Law Firm Launches Investigation on Diablo Immortal Focusing on In-Game Purchase

Controversial gem is center of investigation.

Diablo Immortal Kulles Hidden Chamber cover

A law firm has now launched an investigation into Blizzard Entertainment’s latest free-to-play video game Diablo Immortal focusing on a certain in-game purchase.

Blizzard Entertainment allegedly misrepresented the effects of the purchasable item called Blessing of the Worthy gem, which is now the center of this investigation. The firm investigating is Migliaccio and Rathod LLP and might become a class action lawsuit if they find conclusive evidence.

Diablo Immortal misled players with Blessing of the Worthy Gem

According to media outlet Polygon, the Blessing of the Worthy gem originally had a description stating it would grant a 20 percent chance to deal damage to enemies that amounted to 12 percent of the player’s maximum life. This has since been changed in order to accurately reflect the item’s true capabilities.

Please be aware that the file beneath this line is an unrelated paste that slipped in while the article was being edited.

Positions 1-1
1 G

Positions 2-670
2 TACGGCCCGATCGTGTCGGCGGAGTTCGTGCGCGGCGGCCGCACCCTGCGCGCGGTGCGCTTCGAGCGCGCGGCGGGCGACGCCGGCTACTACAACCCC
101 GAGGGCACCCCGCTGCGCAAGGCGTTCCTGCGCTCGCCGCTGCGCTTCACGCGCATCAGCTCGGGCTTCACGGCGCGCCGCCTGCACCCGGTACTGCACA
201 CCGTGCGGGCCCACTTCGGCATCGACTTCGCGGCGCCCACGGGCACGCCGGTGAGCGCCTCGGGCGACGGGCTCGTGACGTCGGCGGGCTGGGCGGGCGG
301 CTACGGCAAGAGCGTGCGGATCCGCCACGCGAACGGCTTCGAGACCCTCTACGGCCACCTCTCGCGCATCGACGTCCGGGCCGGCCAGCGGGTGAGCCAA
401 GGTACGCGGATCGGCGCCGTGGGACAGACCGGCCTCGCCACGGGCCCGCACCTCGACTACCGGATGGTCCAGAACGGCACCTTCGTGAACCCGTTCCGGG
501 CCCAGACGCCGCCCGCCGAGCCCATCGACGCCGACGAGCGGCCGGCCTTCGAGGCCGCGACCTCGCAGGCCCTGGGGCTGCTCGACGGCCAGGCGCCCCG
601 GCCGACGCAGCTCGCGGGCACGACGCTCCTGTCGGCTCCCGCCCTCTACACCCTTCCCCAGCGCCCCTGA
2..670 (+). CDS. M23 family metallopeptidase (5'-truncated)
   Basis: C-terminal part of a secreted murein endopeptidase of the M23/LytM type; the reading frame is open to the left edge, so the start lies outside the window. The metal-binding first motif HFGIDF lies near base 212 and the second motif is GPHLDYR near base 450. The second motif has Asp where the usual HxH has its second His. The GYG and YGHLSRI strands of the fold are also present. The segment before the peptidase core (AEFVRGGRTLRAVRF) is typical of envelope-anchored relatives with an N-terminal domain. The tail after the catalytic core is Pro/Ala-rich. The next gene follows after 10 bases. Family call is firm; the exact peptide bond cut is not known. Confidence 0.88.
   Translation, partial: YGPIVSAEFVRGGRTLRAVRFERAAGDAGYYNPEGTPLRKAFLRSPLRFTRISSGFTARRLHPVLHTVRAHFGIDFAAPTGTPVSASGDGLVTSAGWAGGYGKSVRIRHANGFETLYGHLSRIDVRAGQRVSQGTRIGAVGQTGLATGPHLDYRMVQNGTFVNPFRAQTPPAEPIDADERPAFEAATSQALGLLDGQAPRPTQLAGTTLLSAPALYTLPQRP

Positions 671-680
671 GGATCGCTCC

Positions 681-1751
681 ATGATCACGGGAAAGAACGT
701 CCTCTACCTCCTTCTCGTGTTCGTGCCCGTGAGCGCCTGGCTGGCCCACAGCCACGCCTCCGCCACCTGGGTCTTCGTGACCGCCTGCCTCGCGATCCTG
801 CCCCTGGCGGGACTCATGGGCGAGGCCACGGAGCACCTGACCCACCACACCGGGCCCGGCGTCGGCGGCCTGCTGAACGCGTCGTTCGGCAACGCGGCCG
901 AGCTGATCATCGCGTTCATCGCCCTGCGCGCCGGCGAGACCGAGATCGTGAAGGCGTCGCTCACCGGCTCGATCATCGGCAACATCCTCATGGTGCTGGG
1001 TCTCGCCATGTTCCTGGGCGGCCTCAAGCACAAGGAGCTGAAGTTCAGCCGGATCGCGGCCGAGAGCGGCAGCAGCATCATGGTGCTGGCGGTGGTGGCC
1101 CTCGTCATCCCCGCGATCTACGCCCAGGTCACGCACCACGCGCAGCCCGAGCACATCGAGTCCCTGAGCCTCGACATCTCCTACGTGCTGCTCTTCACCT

The new description now states that the gem would grant a 20 percent chance to deal damage to enemies that amounted to 12 percent of the player’s CURRENT life and not the maximum. This meant the gem would be rendered useless if the life of the player goes lower.

This was just a minor issue and would have been easily changed, but the problem was its availability since it was purchasable with real money. Many players paid good money to get this gem, which tricked them with a false description. It was understandable that a lot of gaming community members were angry with Blizzard.

In a reddit post, Blizzard announced that an update to the item’s description was introduced. The team also gave away a set of free gems as compensation for those affected.

Here’s a post from the law firm on their official website, officially launching their investigation:

Rather than offer refunds or some form of compensation, Blizzard has instead responded to the Blizzard community by stating that they will change the item’s text description to reflect its actual effect, at level three. This practice essentially amounts to a bait-and-switch, since a purchasable item was advertised with one effect that players wanted and ended up with something completely different.

The law firm is now asking players who got affected by this in-game purchase and would want to share their experience. They can answer an online questionnaire so they could evaluate their potential claims.